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Philip had no car. He drove a car in India, but in Australia – which lacked water buffalos, street cows, hand-carts and cycle-rickshaws, three-wheeler auto-rickshaws which turned on the spot, and laden wagons wending from the canefields or the cotton-ginning yards – the traffic was too fast for him. Nora should have seen him now, seated on a bench on a harbour ferry, patiently examining his copious printouts and hand- written pages on schools, universities and halls of residence, curricula, fee structures and bursary entitlements.
All these he’d sorted into folders. To Nora, he’d have appeared to be lazing, out here amid the weekday pleasure-craft and the seagulls, but he was hard at work. The dry-as-dust reading matter was not entrancing. It was a means to an end. Allowing his gaze to drift over the low, mutinous bush of the headland, a rest to the eyes after his pages, a rest to the eyes after the foreshore-hugging brick walls, aluminium-frame windows and red-tile roofs, the palatial residences and stingy ‘private hotels’ of the domestic harbourside across the water as you left Circular Quay, Philip recalled what that end was.
He was an educationist. He knew – he addressed – young minds. He addressed young Indian minds. He had addressed young minds in India for half a century, to thunderous (though waning) applause. Such was his vocation in India. Out here he had wanted something different. It was not to be. One role awaited him. His old skills – unremunerated – were back in use.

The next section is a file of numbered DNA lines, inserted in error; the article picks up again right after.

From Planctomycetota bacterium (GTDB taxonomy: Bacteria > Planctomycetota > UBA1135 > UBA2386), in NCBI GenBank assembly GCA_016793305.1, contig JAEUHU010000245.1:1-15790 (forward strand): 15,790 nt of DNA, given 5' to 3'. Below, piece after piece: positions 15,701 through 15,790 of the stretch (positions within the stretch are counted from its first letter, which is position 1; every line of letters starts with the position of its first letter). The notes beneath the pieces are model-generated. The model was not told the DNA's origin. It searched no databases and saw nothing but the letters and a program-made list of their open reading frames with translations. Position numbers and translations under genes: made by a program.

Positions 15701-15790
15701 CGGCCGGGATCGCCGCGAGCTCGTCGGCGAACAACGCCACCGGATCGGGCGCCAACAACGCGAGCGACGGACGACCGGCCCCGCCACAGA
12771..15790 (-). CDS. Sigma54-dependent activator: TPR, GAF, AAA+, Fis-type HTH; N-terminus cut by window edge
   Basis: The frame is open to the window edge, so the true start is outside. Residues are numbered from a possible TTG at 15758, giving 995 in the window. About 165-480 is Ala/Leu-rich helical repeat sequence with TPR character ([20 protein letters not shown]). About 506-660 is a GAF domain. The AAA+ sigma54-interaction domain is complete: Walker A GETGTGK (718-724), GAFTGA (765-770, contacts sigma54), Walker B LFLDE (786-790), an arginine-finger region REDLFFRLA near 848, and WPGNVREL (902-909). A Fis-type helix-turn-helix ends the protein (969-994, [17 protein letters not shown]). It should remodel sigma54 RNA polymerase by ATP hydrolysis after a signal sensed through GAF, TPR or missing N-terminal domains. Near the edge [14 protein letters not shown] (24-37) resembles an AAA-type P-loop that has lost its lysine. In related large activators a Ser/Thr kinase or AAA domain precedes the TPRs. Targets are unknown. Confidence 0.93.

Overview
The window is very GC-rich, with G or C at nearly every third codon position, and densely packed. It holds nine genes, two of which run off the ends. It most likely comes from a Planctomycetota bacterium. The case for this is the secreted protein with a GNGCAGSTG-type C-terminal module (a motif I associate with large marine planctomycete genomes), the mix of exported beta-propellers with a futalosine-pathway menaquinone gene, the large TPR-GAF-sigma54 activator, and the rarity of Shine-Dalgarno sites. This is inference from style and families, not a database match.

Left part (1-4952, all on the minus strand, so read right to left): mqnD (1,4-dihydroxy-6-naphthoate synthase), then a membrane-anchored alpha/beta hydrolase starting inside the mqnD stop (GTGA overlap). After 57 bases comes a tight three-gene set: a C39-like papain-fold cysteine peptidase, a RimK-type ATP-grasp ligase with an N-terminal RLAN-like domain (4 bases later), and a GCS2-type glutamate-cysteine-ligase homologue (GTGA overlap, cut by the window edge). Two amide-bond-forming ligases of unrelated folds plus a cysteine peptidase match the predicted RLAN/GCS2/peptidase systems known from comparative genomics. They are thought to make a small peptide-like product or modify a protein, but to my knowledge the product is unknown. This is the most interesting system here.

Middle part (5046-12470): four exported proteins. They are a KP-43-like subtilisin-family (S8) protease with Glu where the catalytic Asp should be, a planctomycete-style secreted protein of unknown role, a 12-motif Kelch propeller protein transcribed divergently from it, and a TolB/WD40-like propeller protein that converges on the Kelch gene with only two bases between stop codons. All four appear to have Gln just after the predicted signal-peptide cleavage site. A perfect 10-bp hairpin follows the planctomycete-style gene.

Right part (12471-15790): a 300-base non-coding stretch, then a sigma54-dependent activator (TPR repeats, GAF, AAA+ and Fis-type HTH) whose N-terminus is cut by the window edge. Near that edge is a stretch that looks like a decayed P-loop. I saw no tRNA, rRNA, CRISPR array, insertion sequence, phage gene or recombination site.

Young Indians were entering Australia in droves. Neither they, nor their families home in the Punjab, were quite prepared for this experience. On his first trip to out-of-the-way Merry- lands – the day he abandoned Keith Ball – Philip was dismayed by what he found. These Indians had come to Sydney for an education. But they had formed no idea of where to look. Not all, he learned, planned on returning to India when they finished their degrees. Yet they all wanted degrees. They insisted on degrees and, since the universities were closed to them, many had enrolled, at substantial cost, in unheard-of institutions operated by sharks of the deepest water. This was the fault of their ignorance, which Philip aimed to rectify. Their ignorance was not just educational. None had foreseen the malevolent duplicity of agents – Australian agents in India, and Indian agents in India and Australia. A pox on these agents – not all of whom realised they were duplicitous agents. Some thought they were helping. Perhaps he was another such agent.
At some time in Philip’s long absence – punctuated by his short visits home – government in Australia had repented of universities, as if in atonement for a capital sin. Funds and subsidies were curtailed, and into the breach plunged any number of baneful enterprises. Unlike agribusinesses in agri- culture, these businesses offered not even economies of scale. Well under way on Philip’s return was a part-open, part- clandestine traffic in foreign students, many from rich fami- lies (for there were few scholarships), and many from poor, but saving, families. Wealth, or the willingness to pay, was a qual- ification, in some ways a dangerous qualification. The wealth of aspiring students from China and India was precisely what beauty must have been for Russian, Ukrainian and Romanian waitresses and debutantes enticed to Europe after the fall of the Soviet Union. Such wealth was the only sound reason for cash- strapped entrepreneurs with no conscience or background to hone their abiding interest in these forlorn castaways.